The great Tim Sackett recently admitted that he, like millions of middle-aged guys, was lonely. He explained that his profession, HR and blogging, pushed him into a world where relationships are wide and shallow.
Indeed, I’ve spoken with many HR folks who have said that they lead a double life. There’s the real world where you function like other people, hoping that when you open your underwear drawer in the morning that you’ll find something to wear that you wouldn’t be mortified to be caught in in the off-chance that you actually were in that accident. Then there’s the work and online world, where you have to mask your experiences somewhat to protect the innocent, or the guilty. We substitute describing our feelings for the really bad decisions our clients make for videos of puppies and kittens doing cute things. I’ve decided to interpret the release of dog videos by friends in HR as the equivalent of releasing hostage videos with a lot of blinking going on. We clearly need help.
Then there’s the issue of authenticity. Let’s face it, most people really don’t like HR people. We have this reputation for being a bit wooden; and a bit out of touch. We get delegated the role of cop. We’re either too cheerful or not cheerful enough. Fake. We attempt to counteract the accusation with being prolific posters of all things delightful. The dichotomy of this leads to a terribly screwed up picture.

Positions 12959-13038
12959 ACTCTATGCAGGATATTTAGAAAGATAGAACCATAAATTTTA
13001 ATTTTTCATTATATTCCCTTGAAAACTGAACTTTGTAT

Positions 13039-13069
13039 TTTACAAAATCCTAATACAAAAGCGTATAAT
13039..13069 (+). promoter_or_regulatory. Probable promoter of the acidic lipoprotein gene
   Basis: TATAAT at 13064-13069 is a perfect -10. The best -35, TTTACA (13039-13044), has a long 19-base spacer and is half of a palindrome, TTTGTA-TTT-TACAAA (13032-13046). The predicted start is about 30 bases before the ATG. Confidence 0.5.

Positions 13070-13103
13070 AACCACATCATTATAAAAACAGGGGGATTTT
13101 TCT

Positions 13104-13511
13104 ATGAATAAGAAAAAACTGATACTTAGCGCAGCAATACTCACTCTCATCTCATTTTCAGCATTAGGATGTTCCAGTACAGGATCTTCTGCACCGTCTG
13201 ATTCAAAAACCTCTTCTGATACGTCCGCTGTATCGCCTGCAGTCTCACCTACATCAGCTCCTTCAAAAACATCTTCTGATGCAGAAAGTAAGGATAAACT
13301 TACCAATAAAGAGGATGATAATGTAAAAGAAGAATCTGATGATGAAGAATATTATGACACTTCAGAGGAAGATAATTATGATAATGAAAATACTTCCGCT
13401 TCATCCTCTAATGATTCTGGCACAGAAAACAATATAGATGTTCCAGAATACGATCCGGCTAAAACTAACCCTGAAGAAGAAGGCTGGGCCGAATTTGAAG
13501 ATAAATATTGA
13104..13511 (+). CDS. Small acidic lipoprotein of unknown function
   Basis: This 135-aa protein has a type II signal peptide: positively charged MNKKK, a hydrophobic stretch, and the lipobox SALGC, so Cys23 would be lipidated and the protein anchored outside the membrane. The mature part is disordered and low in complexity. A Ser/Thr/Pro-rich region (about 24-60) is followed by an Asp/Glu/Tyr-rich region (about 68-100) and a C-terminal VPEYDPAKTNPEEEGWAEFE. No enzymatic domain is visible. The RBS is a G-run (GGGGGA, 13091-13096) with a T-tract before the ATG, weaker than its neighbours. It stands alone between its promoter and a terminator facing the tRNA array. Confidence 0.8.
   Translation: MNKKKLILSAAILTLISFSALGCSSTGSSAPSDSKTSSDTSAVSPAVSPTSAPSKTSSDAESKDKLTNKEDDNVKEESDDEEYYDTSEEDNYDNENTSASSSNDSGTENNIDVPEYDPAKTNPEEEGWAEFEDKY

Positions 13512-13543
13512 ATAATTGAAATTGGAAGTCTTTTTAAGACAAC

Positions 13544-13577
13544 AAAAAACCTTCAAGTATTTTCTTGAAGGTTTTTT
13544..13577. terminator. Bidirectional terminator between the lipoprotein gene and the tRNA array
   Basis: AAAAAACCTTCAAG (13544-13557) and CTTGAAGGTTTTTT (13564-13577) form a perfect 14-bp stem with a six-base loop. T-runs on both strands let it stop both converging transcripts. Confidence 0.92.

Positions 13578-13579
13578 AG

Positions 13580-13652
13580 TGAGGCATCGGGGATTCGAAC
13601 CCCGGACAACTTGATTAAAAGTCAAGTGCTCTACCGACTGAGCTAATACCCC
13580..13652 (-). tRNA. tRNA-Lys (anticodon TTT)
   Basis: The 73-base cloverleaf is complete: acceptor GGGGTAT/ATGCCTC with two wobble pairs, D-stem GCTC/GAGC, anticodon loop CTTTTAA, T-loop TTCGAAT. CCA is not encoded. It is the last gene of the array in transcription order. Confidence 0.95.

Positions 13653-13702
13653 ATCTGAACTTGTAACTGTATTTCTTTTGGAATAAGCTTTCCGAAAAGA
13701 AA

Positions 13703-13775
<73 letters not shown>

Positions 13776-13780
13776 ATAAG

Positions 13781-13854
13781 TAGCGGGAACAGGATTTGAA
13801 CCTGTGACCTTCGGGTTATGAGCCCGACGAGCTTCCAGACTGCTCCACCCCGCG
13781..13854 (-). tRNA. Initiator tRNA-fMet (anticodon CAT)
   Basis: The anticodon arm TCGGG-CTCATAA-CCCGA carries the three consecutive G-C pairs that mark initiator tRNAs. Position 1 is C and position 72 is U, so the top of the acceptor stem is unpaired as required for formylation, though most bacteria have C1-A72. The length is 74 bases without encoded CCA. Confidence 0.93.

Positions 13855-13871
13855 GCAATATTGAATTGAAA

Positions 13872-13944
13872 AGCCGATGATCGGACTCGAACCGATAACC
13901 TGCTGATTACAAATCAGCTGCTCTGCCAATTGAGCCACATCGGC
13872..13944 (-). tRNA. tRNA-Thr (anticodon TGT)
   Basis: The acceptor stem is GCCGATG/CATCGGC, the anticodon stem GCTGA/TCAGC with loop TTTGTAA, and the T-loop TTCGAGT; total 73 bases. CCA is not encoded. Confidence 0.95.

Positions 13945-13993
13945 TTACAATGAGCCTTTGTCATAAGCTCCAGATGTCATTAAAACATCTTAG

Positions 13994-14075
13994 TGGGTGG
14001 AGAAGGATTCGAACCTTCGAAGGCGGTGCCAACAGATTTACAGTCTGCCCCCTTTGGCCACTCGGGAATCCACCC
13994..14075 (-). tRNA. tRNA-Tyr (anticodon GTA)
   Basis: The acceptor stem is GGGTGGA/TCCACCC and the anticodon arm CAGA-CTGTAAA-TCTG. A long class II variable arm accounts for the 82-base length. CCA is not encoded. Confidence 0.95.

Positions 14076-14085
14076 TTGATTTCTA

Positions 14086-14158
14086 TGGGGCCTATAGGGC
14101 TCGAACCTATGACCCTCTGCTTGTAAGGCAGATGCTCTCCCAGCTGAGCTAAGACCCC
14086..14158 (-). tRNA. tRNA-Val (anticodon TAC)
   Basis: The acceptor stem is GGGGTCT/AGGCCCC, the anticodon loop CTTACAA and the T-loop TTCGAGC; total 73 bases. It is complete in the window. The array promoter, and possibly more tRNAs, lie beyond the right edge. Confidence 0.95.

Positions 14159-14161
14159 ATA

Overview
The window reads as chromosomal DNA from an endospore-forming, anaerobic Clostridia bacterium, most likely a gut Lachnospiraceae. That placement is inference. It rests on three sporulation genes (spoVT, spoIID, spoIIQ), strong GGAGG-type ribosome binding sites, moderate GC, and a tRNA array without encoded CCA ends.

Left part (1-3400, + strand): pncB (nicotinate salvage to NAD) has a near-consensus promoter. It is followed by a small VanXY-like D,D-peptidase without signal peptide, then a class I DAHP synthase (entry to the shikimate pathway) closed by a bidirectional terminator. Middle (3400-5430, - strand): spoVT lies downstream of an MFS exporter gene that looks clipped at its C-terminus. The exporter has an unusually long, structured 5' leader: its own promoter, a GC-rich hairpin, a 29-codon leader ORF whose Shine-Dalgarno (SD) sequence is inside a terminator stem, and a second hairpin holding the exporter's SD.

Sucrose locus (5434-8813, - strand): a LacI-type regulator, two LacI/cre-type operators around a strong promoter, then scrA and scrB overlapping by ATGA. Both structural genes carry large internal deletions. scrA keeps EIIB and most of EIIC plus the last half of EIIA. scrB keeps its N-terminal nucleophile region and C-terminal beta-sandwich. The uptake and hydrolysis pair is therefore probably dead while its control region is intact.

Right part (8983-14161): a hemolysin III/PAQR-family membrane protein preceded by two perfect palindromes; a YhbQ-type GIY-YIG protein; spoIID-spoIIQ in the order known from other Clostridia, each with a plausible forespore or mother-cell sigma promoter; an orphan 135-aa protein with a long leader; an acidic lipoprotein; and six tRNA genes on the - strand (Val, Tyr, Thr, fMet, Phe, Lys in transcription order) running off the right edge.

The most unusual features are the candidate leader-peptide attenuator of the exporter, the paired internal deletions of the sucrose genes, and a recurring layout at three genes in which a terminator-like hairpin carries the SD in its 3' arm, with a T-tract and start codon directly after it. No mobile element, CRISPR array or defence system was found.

The interesting thing to me is that other professions, those that have to deal with a lot of crap, well, they have support lines. Police officers who witnessed violence or are exposed to the drug trade, they have access to professional help. So do child welfare workers and first responders. But HR folks, who have to deal with people sometimes at their worst, well, we’ve got bupkis. And in most organizations, we are a small contingent whereby we can’t really speak with each other about the PTSD associated with dealing with supporting the person publicly humiliated by the boss in a meeting. We set up the EAP but we don’t use it, out of fear of that .000098% chance that confidentiality will be breached.
Well for the benefit of everyone, I think it is time to STOP IT. Unicorns and rainbows are OK, but that’s not all we are about. It is time we supported each other more deeply. It is time to develop deeper friendships. It is time we all told the real story of our lives as a whole and not in parts. Raw rather than idyllic. And this story needs to be told on other platforms beside social media. If there’s one thing that I take away from the Workhuman movement, it is this.
Tim’s advice, “Stop reading blogs and go touch someone. Not inappropriately, but physically see them and talk to them. The human body needs real life relationships to thrive.” Well said.